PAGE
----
6 Tips to Help With Memory Loss After a Concussion or Brain Injury
Post-concussion syndrome, as well as many other chronic illnesses, give some people terrible trouble with their memory and can make it almost impossible to get things done. Even with post-it notes put up all around my house and reminders beeping on my phone, I can see the messages and it still doesn’t connect in my brain that hey, that’s something I should get done! My therapist helped me figure out ways to simplify key things I do each day and restructure my routine to make things easier on myself in those moments when brain fog slows me down. A little simplifying can go a long way toward making life more functional when you struggle with memory problems.
1.Put your bills on autopay. I once went three months without opening a single bill after my accident, because I was not capable of processing financial information. As little piles started forming on my kitchen table it made me even more stressed. Putting my bills on autopay resolved the stress, resulted in less mail, which helped lessen my neuro-fatigue, and I didn’t have to worry about late fees either.
2. Bookmark your go-to websites. I can’t tell you how many times I have opened my laptop to look something up and immediately blanked on what I had wanted to find. With a list of bookmarked websites, you can look through to jog your memory. I forget doctors’ names a lot, so bookmarking their sites helps me get there quickly for what I need.
3. Create a comprehensive doctor and medicine list. After going to so many doctor visits where I had to name what other professionals I had seen and for what treatment, I finally sat down and made a comprehensive list of all my doctors, their addresses, phone numbers and dates of major tests. Now I can pull it up on my phone at the doctor’s office or email it to whoever needs it.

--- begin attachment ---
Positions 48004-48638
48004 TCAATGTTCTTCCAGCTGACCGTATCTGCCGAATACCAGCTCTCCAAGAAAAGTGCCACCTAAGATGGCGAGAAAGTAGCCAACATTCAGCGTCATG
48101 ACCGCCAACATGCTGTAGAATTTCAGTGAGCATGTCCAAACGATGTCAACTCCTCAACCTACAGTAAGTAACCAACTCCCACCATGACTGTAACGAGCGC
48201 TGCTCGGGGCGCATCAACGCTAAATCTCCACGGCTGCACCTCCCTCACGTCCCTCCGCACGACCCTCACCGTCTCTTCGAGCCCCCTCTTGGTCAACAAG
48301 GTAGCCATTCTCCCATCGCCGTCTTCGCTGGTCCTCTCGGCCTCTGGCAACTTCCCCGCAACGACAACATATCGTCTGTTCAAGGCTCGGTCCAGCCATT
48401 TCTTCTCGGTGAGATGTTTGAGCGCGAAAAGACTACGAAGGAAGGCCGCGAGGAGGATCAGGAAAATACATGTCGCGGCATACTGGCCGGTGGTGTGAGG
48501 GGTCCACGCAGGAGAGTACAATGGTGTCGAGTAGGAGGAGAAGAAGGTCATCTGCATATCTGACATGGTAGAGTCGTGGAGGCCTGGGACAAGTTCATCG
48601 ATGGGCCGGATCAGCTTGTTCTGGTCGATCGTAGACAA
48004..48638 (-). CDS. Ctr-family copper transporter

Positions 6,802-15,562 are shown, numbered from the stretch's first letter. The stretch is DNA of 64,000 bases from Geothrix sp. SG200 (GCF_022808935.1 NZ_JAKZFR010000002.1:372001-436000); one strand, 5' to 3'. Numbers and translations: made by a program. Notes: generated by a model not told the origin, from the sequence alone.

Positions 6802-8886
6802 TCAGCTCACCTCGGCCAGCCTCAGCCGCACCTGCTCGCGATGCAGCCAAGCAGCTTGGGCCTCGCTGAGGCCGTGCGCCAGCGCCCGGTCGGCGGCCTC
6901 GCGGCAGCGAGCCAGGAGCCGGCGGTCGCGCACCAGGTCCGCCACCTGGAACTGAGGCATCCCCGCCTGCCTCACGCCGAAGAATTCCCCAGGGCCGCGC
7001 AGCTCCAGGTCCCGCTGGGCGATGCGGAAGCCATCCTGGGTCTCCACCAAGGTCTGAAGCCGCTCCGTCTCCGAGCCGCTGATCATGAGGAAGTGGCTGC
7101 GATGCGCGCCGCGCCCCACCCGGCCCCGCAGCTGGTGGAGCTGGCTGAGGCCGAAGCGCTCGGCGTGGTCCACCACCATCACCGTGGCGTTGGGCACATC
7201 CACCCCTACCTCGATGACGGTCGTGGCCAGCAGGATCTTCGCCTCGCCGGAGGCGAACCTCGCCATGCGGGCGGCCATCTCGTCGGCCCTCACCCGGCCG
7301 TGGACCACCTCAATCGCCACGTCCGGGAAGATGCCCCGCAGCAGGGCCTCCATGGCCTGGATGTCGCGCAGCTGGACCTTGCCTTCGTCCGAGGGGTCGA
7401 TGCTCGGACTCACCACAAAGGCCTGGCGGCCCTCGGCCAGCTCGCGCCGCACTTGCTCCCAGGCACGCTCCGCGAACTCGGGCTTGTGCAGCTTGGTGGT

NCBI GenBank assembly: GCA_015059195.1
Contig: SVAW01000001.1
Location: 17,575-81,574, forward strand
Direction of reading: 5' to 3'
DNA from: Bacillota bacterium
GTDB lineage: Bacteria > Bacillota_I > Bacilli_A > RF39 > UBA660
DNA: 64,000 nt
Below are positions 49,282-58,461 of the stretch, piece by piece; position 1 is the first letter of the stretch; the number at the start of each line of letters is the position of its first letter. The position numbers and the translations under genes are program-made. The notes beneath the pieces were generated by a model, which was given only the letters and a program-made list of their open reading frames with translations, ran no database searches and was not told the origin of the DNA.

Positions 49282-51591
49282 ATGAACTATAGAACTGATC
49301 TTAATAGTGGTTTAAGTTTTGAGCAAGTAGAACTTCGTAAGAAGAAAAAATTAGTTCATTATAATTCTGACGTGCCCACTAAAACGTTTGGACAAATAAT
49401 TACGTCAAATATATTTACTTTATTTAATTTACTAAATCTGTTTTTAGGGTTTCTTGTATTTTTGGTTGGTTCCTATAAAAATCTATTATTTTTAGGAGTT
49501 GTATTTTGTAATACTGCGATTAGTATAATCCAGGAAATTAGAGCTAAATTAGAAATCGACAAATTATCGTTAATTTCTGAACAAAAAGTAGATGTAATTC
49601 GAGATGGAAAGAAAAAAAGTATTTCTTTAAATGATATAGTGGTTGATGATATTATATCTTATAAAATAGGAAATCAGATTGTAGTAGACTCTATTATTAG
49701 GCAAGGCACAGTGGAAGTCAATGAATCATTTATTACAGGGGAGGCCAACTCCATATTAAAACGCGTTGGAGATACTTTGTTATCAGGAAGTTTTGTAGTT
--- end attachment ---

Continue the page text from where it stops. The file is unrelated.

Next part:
4. Get a pill box or a bunch of tiny ziploc bags for your medication. A pill box may be a better choice for some, if your doses change often, but if your regimen is set, you can sit down and make 30 bags of what you take every day. Then instead of fumbling your way through a bunch of bottles each day or forgetting to take them, you can just pick up a little bag on your way out the door each morning.
5. Remind yourself. When I receive a call while I’m driving and need to remember something from the conversation, I grab a post-it and put it on the dash of my car. I don’t even write anything down on it, because just having this bright pink visual reminder that there’s something I need to remember to do is enough to jog my memory until I figure it out!
6. Tear out favorite pages from magazines. I have read a lot of magazines this year during my recovery, and for a while, when I found a recipe I wanted to try or a lipstick I liked, I’d dogear the page intending to come back to it. But of course I couldn’t remember to! So now I tear out the pages with things I like and keep them in a folder in the kitchen where I’ll see it.
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Getty image by Anson Lu.